GM legislation needs reviewing

Australia’s leading organic group says today’s decision highlights the difficulties legislation has in keeping up with new technologies.
 steve marsh
Today the Western Australian Supreme Court rejected certified organic farmer Steve Marsh’s bid for compensation.  Marsh attempted to sue his neighbour Michael Baxter for GM contamination on his property in 2010.

Australian Organic owns the Australian Certified Organic logo, which certifies the majority of organic products on our shelves.

Australian Organic wants to see a review of the laws and related codes affecting GM production to protect the interests of all farmers. Underpinning the code of practice for GM growing with legislation would help prevent issues like this happening in future. 
 
Increasing land buffer zones between properties and changing harvesting practices would help to reduce genetic contamination risks.
 
Chair of Australian Organic Dr Andrew Monk says, “Unfortunately there are two losers in this case. It’s really sad to see two neighbours go to court when there should have been enough precautions in place before crops were even put in the ground.”
 
“Unfortunately GM technology has imposed some significant additional risk management and testing requirements on the organic sector. GM testing has joined the ranks of the pesticide and herbicide tests that we already do.”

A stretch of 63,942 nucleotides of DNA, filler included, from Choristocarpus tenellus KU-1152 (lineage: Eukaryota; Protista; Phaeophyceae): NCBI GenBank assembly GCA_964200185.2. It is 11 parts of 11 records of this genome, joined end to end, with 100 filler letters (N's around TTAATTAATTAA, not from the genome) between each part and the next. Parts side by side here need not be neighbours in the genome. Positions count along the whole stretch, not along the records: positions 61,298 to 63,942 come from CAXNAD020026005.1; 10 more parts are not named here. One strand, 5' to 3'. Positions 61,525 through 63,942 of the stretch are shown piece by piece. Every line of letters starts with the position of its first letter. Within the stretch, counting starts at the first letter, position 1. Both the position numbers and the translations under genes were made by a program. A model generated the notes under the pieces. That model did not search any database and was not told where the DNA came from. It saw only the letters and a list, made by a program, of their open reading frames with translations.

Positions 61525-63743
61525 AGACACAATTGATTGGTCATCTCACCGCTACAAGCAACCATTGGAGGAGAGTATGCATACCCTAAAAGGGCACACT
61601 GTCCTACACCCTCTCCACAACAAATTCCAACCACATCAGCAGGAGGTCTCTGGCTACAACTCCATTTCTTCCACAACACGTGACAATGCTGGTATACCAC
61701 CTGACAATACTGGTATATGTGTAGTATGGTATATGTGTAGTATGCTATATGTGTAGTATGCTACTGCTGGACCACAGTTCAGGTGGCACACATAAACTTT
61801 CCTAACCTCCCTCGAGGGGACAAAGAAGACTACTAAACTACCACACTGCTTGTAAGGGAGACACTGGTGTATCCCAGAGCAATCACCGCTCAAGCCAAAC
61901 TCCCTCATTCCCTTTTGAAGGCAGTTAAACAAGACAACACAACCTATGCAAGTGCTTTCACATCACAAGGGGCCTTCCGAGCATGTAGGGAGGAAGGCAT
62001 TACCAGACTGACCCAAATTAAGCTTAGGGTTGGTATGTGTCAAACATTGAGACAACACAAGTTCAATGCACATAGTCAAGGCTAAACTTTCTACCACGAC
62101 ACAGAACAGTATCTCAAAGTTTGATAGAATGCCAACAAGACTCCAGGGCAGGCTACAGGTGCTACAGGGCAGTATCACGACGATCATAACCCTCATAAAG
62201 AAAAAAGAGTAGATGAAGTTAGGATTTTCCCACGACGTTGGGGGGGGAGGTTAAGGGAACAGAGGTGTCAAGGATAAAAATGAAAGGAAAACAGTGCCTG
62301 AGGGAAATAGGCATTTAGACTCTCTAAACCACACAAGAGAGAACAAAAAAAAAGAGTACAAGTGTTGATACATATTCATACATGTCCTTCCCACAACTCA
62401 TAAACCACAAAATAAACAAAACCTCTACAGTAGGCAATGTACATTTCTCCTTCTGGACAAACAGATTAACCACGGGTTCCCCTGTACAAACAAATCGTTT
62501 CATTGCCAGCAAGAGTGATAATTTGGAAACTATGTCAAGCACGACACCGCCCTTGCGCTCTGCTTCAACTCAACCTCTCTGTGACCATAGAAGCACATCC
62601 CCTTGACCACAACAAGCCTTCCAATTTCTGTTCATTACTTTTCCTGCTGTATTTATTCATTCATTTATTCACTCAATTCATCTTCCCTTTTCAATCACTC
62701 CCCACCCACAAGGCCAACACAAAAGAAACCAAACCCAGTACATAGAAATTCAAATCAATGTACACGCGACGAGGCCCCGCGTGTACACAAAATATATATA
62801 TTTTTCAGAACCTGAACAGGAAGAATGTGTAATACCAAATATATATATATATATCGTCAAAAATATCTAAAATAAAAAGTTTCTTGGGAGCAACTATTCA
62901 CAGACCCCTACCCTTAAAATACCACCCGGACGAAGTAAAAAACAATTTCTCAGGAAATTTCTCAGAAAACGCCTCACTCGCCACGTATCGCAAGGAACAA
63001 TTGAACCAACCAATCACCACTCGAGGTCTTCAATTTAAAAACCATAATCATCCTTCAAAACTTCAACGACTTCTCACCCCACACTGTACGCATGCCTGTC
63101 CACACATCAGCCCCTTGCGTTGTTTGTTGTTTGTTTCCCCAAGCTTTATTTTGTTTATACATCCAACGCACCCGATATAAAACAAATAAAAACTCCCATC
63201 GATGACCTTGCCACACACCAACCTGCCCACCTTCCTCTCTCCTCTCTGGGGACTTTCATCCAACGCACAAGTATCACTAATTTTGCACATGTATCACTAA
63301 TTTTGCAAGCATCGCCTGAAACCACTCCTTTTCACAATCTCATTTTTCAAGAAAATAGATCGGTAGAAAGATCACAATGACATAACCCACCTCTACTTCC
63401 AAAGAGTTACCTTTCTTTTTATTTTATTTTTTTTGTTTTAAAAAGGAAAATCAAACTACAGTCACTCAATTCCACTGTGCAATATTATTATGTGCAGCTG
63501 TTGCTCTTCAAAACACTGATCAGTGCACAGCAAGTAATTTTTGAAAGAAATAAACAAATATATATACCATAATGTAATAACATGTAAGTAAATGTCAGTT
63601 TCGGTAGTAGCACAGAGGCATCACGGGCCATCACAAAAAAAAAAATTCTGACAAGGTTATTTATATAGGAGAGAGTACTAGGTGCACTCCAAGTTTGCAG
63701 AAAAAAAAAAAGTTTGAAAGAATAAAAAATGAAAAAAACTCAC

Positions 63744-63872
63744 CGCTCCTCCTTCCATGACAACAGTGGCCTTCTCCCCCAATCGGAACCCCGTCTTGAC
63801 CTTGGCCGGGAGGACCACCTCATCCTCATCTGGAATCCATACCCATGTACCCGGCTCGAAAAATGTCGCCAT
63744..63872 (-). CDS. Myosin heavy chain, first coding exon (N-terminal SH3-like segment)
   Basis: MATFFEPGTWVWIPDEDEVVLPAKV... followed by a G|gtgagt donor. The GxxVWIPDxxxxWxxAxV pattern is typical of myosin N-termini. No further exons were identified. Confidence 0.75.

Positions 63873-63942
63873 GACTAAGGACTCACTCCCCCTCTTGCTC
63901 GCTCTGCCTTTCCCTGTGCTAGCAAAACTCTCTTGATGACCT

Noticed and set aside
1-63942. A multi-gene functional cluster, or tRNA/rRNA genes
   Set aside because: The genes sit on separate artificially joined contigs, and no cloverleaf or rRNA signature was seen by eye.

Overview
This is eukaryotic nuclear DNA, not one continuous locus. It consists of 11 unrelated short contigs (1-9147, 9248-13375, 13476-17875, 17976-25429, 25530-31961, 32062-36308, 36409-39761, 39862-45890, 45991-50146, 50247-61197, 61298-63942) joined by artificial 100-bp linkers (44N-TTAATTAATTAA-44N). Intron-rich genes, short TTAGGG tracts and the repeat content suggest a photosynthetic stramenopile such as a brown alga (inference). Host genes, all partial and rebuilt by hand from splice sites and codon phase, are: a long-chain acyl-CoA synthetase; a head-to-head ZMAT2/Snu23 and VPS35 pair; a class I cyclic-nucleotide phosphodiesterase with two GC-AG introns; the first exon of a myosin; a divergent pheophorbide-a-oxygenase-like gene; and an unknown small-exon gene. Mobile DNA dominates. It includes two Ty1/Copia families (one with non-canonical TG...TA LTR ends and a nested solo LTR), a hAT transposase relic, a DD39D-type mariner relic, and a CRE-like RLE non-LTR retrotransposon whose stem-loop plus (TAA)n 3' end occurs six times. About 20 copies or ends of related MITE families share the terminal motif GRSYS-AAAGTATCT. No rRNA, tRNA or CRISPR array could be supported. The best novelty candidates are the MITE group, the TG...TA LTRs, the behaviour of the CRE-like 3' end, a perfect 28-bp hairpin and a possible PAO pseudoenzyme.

Today’s court decision does not change the fact that many consumers don’t want to eat foods that contain GM.   

Australian Organic will continue to stand by the Australian Certified Organic Standard,which prohibits the use of GM materials. Organic food gives people a choice about what they eat.
 
Dr Monk says, “Growing food without synthetic chemicals, without cages and without the use of hormones, antibiotics and GM is not an ideology – it’s a right that all farmers should naturally have – and in farming this way they’re meeting consumer expectations.”
 
According to IBISWorld organic farming is one of the Australian economy’s best performing agricultural industries and due to consumer demand is expected to grow by 50% over the next five years.

The Australian Organic Market Report shows 62% of organic consumers buy organic because it’s non GM.

Despite some countries accepting adventitious contamination of GM, the international marketplace generally demands organic products to be non GM, particularly our key markets Korea and Japan.

“It’s not ideological to meet consumer expectations, it’s good business sense,” says Dr Monk.